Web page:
Someone needs to be accountable on both sides
Although having a product owner is not a new concept, it is often overlooked and is imperative to project success. The person in this role acts as the single point of authority for your company’s business logic and has final approval of project completion. This person owns the vision and direction of the project and shoulders the majority of responsibility for providing the proper vision to the project manager.
The project manager’s responsibility is to translate the product owner’s vision into a set of acceptance criteria that can be handed to the development team. They should have a critical eye, provide feedback and direction when necessary, and always focus on making the product owner’s vision a reality.
Not having a dedicated project manager should be cause for concern. The company you are working with may not have the experience or resources needed to complete your project and deliver on your vision. According to Gallup research managers account for 70% of the variance in employee engagement, and highly engaged employees drive growth through productivity. Make sure you are able to speak with and approve of the project manager on the team. Your technology partner should do the same with the product owner. Lack of competency in either of these two crucial roles almost certainly spells disaster.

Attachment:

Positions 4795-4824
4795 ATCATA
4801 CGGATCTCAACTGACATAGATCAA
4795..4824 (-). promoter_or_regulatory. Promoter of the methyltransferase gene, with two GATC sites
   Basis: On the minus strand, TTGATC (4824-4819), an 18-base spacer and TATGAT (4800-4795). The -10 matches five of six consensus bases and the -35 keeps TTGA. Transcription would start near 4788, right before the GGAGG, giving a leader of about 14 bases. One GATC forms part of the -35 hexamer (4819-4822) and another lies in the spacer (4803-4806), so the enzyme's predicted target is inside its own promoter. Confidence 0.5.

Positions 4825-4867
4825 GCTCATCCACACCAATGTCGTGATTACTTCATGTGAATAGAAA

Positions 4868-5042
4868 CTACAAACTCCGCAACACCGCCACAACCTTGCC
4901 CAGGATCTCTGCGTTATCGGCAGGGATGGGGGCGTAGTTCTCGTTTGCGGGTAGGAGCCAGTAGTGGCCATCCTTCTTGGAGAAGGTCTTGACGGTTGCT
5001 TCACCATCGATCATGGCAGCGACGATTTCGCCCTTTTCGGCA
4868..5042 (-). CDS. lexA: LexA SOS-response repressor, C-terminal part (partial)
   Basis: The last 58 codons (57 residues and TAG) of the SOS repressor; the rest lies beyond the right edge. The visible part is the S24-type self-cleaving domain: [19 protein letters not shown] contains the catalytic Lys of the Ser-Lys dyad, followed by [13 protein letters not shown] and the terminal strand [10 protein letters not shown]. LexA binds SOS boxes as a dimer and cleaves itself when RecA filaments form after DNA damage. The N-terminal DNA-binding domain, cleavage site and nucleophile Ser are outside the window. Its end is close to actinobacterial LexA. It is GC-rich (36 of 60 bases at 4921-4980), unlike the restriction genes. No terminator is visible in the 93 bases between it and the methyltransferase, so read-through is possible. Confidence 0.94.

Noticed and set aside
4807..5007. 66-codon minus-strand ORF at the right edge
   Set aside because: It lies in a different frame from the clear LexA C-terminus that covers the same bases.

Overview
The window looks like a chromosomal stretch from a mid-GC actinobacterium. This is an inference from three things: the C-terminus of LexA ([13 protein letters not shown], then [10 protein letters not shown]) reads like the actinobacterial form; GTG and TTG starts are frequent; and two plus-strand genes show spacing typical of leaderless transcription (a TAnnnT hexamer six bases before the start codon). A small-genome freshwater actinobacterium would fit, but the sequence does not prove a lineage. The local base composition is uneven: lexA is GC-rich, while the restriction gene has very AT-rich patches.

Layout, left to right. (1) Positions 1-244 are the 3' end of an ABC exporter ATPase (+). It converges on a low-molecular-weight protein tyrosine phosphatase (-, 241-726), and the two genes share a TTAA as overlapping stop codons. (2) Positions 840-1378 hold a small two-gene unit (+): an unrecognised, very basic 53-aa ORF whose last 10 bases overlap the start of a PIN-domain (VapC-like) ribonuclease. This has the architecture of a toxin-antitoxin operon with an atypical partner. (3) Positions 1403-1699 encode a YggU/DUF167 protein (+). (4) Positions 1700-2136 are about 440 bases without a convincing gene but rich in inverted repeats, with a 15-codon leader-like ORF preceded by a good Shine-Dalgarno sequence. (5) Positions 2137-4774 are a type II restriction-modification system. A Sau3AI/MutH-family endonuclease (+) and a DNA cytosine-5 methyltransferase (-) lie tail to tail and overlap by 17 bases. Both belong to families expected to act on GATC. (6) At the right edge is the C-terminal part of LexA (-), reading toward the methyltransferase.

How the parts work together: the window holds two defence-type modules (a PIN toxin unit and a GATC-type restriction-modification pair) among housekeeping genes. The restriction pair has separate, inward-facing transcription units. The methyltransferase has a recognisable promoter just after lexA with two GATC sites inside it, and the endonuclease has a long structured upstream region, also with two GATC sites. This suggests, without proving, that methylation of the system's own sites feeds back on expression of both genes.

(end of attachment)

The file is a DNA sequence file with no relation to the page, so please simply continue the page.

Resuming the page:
The project manager and product owner determine the priorities of development together. They should focus on features that are mission-critical will have the best ROI. Their initial goal should be to build a solid and expandable core that future proofs your project as much as possible.
Do not work with an outsource that utilizes junior level project managers or developers. Time spent training and correcting the inefficiencies of junior level talent will stagnate timelines and greatly reduce your project's success rate. They may be cheaper initially, but when you compare the amount of throughput a senior level talent can produce, the extra cost is well worth it.
Continuous feedback and updates
Make sure your technology partner has a defined methodology for development and releases deliverables often. At JBS, we use a modified agile software development method, which allows business requirements to change during the process without creating lots of overhead. We deliver a set of previously agreed-upon tasks, features, or bug fixes every two weeks for the product owner to review and provide feedback.
You should not accept once a week meetings with your technology partner. Transparency and communication, to the point of being annoying, are the keys to your success. To help aid in transparency, consider using a Kahnban project management board like Trello. These boards organize tasks and backlogs, having the added benefit of visualizing what each team member is accountable for in any given period. At JBS, we work in two-week periods called sprints, which is part of the agile methodology. At the end of each sprint, our product manager releases features or updates for review by the product owner.